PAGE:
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31 August 2007 @ 06:03 pm
 
The Hugo Awards are announced tomorrow and, since I actually did manage to read all the nominated short forms this year, I'm able to make informed private choices.

The Best Novella category is particularly strong here. I'm choosing Robert Charles Wilson's 'Julian: A Christmas Story', mostly because of Wilson's delightful writing style he employed there, earnest, genial and very engaging, the ultimate example of what I call Campfire Storytelling Style, but Robert Reed's 'A Billion Eves' came very close in the competition. Reed's story had much more gravitas and stirred much deeper emotions but, let's be frank, it's relatively easy to elicit emotional response in the reader when you write about a world created around religious fanaticism (ok, doing it as masterfully and subtly as Reed is not 'relatively easy', but still). Wilson creates a less extreme world, but just as fascinating. Anyway, both novellas are definitely worthy contenders.

Paul Melko's 'The Walls of the Universe' actually had a good shot at the top prize with its deliciously ingenious take on the alternative universes theory but it blew it when its main character, after behaving with admirable common sense for half a story, suddenly started acting in an unprecedentedly illogical manner (I do get it that the poor lad just breaks down under all the stress he's just been through, but it just isn't presented as an organic plot development). He regains his cool soon enough, but the stain on the story remains. It gets the third place, then. William Shunn's 'Inclination' is a perfectly ok novella, but pretty forgettable. Michael Swanwick's 'Lord Weary's Empire', however, is mostly a mess and I have no idea whatsoever how it got on the shortlist. I suspect mind control.

Novelettes and short stories were all pretty good, but none impressed me as much as some of the novellas. That makes it pretty hard to pick favorites. I think I'll go with Michael F. Flynn's novelette 'Dawn, and Sunset, and the Colours of the Earth' for interestingly presenting what effect supernatural occurrences could have on the neighborhood, and Robert Reed's short story 'Eight Episodes' for an intriguing idea of a maybe-alien tv show. I probably won't be all that annoyed though, if someone else swipes the prize there.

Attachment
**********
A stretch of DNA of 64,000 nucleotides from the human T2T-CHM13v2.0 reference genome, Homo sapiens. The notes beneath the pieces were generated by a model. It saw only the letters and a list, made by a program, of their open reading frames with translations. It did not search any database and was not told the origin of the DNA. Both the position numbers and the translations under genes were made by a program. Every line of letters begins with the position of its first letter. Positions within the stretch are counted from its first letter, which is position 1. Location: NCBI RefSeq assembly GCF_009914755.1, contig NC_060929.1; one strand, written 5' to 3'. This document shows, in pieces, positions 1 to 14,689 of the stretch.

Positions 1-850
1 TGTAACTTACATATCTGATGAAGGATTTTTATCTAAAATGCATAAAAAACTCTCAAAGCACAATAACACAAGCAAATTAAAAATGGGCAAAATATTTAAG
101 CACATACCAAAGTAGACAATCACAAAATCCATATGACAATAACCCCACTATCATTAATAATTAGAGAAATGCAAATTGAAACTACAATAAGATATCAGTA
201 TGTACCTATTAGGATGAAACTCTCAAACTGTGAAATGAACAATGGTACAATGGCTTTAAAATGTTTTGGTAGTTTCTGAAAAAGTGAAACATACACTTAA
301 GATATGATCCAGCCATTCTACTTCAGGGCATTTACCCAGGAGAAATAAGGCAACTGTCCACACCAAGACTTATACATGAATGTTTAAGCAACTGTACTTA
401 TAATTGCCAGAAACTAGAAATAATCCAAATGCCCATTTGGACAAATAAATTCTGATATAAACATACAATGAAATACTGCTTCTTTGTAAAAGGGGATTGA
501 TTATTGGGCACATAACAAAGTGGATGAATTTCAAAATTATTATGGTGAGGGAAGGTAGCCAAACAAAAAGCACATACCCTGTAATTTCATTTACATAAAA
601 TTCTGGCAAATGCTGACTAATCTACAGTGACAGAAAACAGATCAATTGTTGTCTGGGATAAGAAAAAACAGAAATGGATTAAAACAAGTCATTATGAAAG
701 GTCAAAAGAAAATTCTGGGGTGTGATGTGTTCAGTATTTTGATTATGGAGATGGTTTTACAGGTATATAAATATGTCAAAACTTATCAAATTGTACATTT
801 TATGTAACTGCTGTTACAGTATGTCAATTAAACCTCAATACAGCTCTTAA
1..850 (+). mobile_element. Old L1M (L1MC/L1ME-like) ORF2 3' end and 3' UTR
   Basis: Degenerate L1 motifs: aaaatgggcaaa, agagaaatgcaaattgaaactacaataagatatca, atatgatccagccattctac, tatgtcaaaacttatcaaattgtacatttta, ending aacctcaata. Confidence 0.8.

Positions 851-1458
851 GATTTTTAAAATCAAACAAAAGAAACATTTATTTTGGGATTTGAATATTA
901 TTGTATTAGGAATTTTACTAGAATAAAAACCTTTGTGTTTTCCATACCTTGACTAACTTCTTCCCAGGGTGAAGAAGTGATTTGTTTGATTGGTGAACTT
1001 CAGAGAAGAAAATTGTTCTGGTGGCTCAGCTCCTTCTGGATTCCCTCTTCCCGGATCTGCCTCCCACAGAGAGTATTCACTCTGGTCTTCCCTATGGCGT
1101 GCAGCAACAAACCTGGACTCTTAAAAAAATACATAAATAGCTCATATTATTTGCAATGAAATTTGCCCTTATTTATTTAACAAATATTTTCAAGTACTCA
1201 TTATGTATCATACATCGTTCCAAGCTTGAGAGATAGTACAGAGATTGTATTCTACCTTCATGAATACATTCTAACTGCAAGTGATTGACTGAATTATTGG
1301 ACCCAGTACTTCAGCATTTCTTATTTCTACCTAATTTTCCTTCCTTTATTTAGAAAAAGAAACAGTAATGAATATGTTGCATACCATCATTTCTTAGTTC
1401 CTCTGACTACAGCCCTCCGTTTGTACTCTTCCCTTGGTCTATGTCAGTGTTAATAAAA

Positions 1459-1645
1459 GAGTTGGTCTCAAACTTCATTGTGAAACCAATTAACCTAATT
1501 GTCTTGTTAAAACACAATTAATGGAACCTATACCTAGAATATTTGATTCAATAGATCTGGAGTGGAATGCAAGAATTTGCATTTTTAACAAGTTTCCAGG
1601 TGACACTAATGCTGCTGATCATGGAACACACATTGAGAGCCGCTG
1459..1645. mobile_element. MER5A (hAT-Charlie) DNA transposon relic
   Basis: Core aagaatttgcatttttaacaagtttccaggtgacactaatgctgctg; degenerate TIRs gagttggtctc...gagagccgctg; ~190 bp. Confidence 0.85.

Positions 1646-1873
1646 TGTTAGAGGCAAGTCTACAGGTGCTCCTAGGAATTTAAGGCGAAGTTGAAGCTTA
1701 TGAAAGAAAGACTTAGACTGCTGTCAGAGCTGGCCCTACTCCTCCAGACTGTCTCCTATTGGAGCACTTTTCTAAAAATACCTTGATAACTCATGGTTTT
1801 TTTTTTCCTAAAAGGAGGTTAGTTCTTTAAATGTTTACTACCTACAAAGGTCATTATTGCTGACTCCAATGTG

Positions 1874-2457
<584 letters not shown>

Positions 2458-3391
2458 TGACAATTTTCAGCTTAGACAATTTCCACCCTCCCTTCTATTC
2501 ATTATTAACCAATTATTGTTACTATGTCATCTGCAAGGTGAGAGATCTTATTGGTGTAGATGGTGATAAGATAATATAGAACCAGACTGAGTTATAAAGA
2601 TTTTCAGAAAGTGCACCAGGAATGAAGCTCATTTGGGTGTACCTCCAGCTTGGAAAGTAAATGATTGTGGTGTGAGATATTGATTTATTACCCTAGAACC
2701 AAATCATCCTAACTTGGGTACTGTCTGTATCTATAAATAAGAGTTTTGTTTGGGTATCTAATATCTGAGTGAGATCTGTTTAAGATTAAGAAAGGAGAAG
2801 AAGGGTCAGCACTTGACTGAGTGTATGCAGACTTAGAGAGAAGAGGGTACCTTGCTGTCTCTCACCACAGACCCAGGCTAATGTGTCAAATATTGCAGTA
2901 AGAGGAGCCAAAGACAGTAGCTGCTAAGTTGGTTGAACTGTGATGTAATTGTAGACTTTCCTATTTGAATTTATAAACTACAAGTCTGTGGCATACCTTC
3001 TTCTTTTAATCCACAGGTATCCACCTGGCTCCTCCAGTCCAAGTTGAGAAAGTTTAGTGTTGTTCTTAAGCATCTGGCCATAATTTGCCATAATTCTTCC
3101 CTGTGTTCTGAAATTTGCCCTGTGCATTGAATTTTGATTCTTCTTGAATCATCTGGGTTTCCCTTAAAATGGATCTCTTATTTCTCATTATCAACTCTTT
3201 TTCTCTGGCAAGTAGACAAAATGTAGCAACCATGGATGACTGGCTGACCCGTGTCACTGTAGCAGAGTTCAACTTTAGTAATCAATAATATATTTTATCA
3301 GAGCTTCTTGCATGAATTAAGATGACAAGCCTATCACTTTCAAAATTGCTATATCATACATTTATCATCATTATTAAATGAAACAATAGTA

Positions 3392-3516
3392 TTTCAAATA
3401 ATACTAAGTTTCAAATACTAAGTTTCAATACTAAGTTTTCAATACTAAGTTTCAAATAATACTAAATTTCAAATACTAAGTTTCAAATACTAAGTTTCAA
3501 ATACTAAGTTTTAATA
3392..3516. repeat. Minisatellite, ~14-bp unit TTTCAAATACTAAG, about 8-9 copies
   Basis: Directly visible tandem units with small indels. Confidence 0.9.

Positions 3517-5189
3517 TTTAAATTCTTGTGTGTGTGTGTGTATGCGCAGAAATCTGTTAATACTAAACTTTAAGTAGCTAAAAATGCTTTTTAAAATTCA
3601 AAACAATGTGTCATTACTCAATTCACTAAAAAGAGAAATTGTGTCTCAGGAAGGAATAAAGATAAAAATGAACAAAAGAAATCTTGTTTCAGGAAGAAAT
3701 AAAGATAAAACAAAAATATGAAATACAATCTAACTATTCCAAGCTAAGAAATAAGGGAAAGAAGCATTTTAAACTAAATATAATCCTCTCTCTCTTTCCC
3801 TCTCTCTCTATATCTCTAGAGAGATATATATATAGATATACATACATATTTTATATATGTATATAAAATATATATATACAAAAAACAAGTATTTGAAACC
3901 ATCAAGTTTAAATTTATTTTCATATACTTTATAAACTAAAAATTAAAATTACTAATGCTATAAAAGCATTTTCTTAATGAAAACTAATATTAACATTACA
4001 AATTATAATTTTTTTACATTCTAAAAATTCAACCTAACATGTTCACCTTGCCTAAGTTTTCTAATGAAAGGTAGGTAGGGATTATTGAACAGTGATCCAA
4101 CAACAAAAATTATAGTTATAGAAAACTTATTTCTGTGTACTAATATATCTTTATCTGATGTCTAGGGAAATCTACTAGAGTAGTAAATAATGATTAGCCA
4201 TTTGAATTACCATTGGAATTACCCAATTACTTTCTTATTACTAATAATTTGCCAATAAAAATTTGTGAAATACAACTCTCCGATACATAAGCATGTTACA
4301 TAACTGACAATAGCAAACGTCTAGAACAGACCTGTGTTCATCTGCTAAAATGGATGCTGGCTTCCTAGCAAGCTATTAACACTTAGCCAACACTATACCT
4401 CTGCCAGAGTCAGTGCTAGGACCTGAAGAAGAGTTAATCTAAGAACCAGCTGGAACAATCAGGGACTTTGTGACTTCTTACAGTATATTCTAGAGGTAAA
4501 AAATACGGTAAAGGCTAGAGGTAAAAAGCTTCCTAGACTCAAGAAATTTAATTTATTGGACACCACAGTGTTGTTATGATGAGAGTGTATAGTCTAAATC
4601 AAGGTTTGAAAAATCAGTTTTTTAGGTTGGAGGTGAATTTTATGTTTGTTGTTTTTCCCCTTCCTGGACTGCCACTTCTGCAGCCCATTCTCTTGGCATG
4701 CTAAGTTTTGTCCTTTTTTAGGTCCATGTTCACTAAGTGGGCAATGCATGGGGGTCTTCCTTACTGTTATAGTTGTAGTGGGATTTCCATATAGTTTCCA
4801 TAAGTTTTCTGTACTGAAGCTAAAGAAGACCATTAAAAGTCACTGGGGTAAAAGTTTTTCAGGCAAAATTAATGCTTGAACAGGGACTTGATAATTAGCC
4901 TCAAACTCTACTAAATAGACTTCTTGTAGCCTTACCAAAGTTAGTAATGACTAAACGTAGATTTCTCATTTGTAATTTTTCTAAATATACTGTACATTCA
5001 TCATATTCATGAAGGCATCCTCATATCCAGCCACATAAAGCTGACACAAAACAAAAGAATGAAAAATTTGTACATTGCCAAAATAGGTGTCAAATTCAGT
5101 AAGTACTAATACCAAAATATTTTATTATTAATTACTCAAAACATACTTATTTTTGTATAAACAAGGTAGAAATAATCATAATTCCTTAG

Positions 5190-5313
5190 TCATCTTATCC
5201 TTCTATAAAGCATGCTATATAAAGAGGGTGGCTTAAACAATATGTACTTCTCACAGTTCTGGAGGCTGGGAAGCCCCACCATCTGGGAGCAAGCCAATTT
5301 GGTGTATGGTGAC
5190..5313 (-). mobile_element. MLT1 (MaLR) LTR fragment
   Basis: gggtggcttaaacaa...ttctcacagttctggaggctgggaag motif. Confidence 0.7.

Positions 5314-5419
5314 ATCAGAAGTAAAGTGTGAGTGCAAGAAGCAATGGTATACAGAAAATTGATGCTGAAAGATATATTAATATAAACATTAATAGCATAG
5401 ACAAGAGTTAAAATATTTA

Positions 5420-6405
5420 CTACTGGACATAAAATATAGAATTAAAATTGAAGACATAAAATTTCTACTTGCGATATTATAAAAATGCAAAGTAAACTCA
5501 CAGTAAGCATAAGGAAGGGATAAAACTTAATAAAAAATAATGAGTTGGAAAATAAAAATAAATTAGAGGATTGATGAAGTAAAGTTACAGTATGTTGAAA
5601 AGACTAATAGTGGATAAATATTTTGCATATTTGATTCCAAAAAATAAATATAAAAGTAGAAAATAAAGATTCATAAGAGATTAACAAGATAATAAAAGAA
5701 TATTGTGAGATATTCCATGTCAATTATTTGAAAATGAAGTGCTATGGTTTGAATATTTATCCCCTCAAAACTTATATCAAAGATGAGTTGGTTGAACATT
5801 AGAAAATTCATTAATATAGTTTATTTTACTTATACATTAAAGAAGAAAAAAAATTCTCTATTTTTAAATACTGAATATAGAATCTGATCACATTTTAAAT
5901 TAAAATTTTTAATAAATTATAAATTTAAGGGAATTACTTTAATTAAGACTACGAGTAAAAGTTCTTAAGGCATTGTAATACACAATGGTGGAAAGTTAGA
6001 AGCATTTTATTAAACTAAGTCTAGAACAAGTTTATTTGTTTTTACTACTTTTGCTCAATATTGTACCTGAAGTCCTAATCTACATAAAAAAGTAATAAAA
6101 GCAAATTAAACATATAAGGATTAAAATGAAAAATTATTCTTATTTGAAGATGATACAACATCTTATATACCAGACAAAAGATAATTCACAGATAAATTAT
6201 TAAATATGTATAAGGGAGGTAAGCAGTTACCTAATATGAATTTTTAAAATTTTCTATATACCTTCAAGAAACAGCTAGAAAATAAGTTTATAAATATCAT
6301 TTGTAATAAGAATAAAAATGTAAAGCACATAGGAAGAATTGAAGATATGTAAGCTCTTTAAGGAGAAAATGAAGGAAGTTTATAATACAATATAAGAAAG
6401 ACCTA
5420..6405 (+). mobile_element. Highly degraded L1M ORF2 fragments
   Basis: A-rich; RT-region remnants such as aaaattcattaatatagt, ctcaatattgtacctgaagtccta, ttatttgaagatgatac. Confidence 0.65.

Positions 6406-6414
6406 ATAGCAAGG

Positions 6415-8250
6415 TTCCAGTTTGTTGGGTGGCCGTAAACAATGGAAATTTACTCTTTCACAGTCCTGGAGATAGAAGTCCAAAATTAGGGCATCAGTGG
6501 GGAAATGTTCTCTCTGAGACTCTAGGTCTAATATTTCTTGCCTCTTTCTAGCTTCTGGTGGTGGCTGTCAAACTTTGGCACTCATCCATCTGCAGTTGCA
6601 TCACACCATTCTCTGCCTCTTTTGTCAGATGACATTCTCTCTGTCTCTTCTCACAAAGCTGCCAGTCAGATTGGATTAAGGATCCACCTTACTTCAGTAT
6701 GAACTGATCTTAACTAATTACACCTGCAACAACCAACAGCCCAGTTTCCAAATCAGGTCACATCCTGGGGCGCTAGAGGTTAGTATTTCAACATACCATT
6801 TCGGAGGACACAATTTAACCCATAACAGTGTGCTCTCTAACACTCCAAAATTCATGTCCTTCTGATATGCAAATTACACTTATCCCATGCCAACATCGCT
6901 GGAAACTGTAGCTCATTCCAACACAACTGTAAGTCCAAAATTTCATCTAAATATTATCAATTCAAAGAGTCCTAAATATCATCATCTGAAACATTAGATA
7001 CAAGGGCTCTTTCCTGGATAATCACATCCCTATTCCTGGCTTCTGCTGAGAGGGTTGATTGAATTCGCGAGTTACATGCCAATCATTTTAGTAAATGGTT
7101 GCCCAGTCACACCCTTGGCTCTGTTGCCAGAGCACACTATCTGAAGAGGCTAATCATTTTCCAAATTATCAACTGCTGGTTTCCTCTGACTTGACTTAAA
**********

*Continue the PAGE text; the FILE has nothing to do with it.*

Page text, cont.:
Wish I could pick the Best Novel, too, but they are regretfully, and justifiably, NOT available on the web for free and they will probably appear in Poland in about three years (if that). Science Fiction literature market here is quite dreadful, albeit, I admit, slightly improving with every year. In other words, sometimes living in central Europe can be harsh, people.

The Best Dramatic Presentation - Long Form category (meaning: the movie one) was well within my grasp, but, thanks to my apparent galloping Youth Dementia, I forgot that I was supposed to watch 'A Scanner Darkly' and I'm pretty sure I won't be able to rectify that particular omission in the course of the next 24 hours, so no vote on that. And it makes my immensely irritated. I hate it when there is no one else to dump the blame on. It clashes with my worldview. I'm almost certain that I would have still named 'Children of Men' the winner (with a close runner-up being 'El laberinto del fauno'), but rules are rules.

I had no trouble with The Best Dramatic Presentation - Short Form category, though (meaning: the tv one), having watched all the nominated episodes months before they were even considered for nomination. I'm pretty ticked that 'Girl in the Fireplace' made in, it being a DW episode I thoroughly hated (I admit that the Clockwork People were cool, though) but I've long known that it mysteriously generated a lot of warm response in the fandom, so I'm not all that surprised. Only slightly bitter. And it it actually wins, oh, there will be rage.

As for my chosen candidate, I was torn between 'Downloaded' and 'Army of Ghosts'/'Doomsday'. Even though 'Doomsday' was the only tv episode that almost managed to bring me to tears and that is no mean feat, I think, in the end, the honor goes to BSG, simply because I loved 'Downloaded' beyond any measure.


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